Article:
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Spree, Reinhard (30. July 2015): China's Role in the History of Globalization. Discussion Papers in Economics 2015-16 [PDF, 963kB]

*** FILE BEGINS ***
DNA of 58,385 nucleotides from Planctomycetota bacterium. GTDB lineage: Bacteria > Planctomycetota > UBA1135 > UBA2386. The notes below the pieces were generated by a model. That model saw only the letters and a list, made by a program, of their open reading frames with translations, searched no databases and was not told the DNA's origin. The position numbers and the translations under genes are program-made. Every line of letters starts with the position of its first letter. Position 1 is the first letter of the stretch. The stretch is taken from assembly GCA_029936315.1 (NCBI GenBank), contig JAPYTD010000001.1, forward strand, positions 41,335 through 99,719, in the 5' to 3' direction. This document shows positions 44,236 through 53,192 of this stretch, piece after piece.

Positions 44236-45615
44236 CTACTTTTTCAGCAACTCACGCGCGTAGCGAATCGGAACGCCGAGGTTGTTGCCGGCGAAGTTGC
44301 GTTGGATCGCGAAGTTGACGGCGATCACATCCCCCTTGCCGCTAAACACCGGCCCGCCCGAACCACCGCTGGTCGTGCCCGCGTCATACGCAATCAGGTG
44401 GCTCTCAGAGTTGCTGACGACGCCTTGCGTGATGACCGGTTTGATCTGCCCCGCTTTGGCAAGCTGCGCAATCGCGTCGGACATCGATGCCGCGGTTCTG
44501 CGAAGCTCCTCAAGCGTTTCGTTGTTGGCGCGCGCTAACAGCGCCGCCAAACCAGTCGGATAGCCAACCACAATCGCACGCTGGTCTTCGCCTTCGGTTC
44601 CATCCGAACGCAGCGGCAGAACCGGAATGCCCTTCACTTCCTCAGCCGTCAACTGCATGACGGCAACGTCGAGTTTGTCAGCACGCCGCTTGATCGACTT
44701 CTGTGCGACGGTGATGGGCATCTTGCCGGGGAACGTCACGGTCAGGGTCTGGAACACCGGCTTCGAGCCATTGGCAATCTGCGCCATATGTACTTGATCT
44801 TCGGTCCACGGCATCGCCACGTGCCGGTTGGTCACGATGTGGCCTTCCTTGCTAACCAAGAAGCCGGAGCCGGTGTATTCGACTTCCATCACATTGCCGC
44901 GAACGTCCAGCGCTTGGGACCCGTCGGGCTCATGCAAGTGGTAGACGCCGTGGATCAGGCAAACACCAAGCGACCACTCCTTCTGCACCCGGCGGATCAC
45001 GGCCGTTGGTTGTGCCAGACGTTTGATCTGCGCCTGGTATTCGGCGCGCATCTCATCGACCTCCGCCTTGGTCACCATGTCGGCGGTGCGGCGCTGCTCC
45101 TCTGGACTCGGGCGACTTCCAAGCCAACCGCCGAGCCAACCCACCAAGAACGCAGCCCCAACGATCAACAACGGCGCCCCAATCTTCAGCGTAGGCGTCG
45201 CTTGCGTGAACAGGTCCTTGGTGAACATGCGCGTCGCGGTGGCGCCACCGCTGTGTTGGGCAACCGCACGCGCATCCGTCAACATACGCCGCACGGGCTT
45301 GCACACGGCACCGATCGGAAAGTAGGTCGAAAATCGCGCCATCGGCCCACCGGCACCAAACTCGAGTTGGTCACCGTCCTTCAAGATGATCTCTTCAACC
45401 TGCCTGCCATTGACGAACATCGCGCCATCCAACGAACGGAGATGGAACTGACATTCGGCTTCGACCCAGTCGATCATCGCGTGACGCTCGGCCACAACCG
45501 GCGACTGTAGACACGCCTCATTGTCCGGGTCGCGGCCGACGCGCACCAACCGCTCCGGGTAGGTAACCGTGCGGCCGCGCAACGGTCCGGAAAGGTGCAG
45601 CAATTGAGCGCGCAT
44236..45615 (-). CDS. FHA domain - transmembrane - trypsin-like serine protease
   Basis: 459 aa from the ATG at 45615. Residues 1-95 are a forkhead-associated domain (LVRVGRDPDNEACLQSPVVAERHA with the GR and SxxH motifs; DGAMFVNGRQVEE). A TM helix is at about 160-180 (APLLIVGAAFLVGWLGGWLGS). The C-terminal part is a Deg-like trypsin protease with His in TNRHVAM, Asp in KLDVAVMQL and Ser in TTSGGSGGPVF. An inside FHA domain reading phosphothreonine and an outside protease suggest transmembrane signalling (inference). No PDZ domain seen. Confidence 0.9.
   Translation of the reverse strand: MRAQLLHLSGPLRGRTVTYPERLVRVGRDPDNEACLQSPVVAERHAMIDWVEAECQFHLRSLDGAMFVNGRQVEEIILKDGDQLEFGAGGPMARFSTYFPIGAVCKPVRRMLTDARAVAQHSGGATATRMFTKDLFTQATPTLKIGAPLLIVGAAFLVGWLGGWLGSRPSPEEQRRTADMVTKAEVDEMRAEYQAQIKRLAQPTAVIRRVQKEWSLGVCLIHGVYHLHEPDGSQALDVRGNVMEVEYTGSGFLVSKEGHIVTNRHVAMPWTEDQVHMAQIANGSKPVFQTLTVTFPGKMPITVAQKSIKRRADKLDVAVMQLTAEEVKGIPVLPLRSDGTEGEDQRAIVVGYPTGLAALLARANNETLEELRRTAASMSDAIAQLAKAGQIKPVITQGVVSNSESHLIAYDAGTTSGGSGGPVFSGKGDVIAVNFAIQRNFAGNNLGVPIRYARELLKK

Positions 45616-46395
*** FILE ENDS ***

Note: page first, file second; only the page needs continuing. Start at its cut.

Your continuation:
In my view, globalization is a process that has taken place episodically since approximately the beginning of the 16th century. Previously, there were a number of attemps at globalization, which however failed to attain the precondition of regular commercial and communicative relationships among the parts of the globe; nor did they lead to the kind of stable multilateral interdependence that later took place (Osterhamme/Petersson). In chronologically sequenced chapters, I briefly present the driving forces and the consequences of globalization. In the respective chapters, Chinas highly variegated role is explored: from the first attempt at globalization in the 14/15 centuries, which was of an expansive nature; in the first push at globalization from 1500, China was increasingly in retreat; during the surge of globalization in the 19th century, China was an almost insignificant push‐toy of the European powers; and in the current situation China may be characterized as a tardive beginner, yet then advancing to a leadership role. In concluding I undertake a framework for understanding the so‐called "Chinese Economic Miracle," for which the German term Wirtschaftswunder may readily be substituted. The highly differential significance of China for these various phases of globalization is an arresting example for my hypothesis that globalization may not unreasonably be regarded as a market‐driven and invariably politically‐fashioned process.

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